Protein Nanoparticle-Related Osmotic Pressure Modifies Nonselective Permeability of the Blood–Brain Barrier by Increasing Membrane Fluidity
Received 13 November 2020
Accepted for publication 19 January 2021
Published 1 March 2021 Volume 2021:16 Pages 1663—1680
Checked for plagiarism Yes
Review by Single anonymous peer review
Peer reviewer comments 2
Editor who approved publication: Dr Mian Wang
Chen Li,1,2,* LinLin Chen,1,2,* YuanYuan Wang,1,2 TingTing Wang,1,2 Dong Di,1,2 Hao Zhang,1,3 HuanHuan Zhao,1,2 Xu Shen,1,2 Jun Guo1– 3
1School of Medicine & Holistic Integrative Medicine, Nanjing University of Chinese Medicine, Nanjing, Jiangsu, People’s Republic of China; 2Key Laboratory of Drug Target and Drug for Degenerative Disease, Nanjing University of Chinese Medicine, Nanjing, Jiangsu, People’s Republic of China; 3Science and Technology Experimental Center, Nanjing University of Chinese Medicine, Nanjing, Jiangsu, People’s Republic of China
*These authors contributed equally to this work
Correspondence: Jun Guo
School of Medicine & Holistic Integrative Medicine, Nanjing University of Chinese Medicine, 138 Xianlin Road, Qixia District, Nanjing, Jiangsu, 210023, People’s Republic of China
Email [email protected]
Background: Intracellular tension plays a crucial role in the destruction of the blood–brain barrier (BBB) in response to lesion stimuli. Tight junction structure could be primarily affected by tension activity. In this study, we aimed to determine the effects of extracellular BBB damage on intracellular tension activity, and elucidate the mechanism underlying the effects of intracellular protein nanoparticle-related osmotic pressure on BBB permeability.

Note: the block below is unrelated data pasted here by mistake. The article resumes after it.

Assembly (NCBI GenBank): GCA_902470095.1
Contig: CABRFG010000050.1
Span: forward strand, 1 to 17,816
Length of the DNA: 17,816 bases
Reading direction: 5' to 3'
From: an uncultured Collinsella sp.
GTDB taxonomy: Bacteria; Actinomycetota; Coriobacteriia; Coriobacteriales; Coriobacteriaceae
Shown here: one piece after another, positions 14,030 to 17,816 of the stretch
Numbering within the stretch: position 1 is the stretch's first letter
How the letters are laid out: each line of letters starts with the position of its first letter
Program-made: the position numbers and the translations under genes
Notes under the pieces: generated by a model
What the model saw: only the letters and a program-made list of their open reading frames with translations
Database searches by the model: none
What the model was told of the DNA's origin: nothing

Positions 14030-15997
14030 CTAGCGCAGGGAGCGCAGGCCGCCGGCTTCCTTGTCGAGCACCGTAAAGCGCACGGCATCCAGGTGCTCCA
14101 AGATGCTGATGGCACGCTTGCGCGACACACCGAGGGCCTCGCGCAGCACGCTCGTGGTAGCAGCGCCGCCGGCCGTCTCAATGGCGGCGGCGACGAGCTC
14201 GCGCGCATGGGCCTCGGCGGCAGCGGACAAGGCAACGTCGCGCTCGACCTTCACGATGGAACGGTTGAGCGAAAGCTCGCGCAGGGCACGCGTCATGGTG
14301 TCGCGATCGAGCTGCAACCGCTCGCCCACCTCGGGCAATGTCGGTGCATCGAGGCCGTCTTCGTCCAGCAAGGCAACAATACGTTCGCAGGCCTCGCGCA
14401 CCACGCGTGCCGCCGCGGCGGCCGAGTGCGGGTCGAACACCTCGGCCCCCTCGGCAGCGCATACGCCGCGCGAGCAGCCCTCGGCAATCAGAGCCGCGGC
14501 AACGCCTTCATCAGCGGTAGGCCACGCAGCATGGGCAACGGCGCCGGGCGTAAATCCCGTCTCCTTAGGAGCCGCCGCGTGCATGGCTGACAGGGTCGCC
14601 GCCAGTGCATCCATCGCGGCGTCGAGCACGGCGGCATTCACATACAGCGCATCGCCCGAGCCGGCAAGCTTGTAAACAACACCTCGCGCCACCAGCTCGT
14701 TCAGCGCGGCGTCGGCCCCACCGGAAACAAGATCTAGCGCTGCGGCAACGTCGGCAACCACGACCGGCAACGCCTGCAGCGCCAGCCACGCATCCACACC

Methods: The intracellular tension for tight junction proteins occludin and ZO1 was evaluated using the fluorescence resonance energy transfer (FRET)-based tension probes and cpstFRET analysis. The changes in mobility ratios of occludin were evaluated via the fluorescence recovery after photobleaching (FRAP) test. The cytoplasmic osmotic pressure (OP) was measured using Osmometer. The count rate of cytoplasmic nanoparticles was detected by Nanosight NS300. The activation of cofilin and stathmin was examined by Western blot analysis. The BBB permeability in vivo was determined via the changes of Evans Blue (EB) injected into SD rats. The tight junction formation was assessed by the measurement of transendothelial electrical resistance (TEER). Intracellular calcium or chloride ions were measured using Fluo-4 AM or MQAE dyes.
Results: BBB lesions were accompanied by changes in occludin/ZO1 tension. Increases in intracellular osmotic pressure were involved in alteration of BBB permeability, possibly through the depolymerization of microfilaments or microtubules and mass production of protein nanoparticles according to the Donnan effect. Recovery of protein nanoparticle-related osmotic pressure could effectively reverse the effects of changes in occludin/ZO1 tension under BBB lesions. Outward tension of intracellular osmotic potential also caused upregulation of membrane fluidity, which promoted nonselective drug influx.
Conclusion: Our results suggest a crucial mechanical mechanism underlying BBB lesions, and protein nanoparticle-related osmotic pressure could be a novel therapeutic target for BBB lesion-related brain diseases.
Keywords: blood–brain barrier, protein nanoparticle-related osmotic pressure, occludin/ZO1 tension, permeability, membrane fluidity
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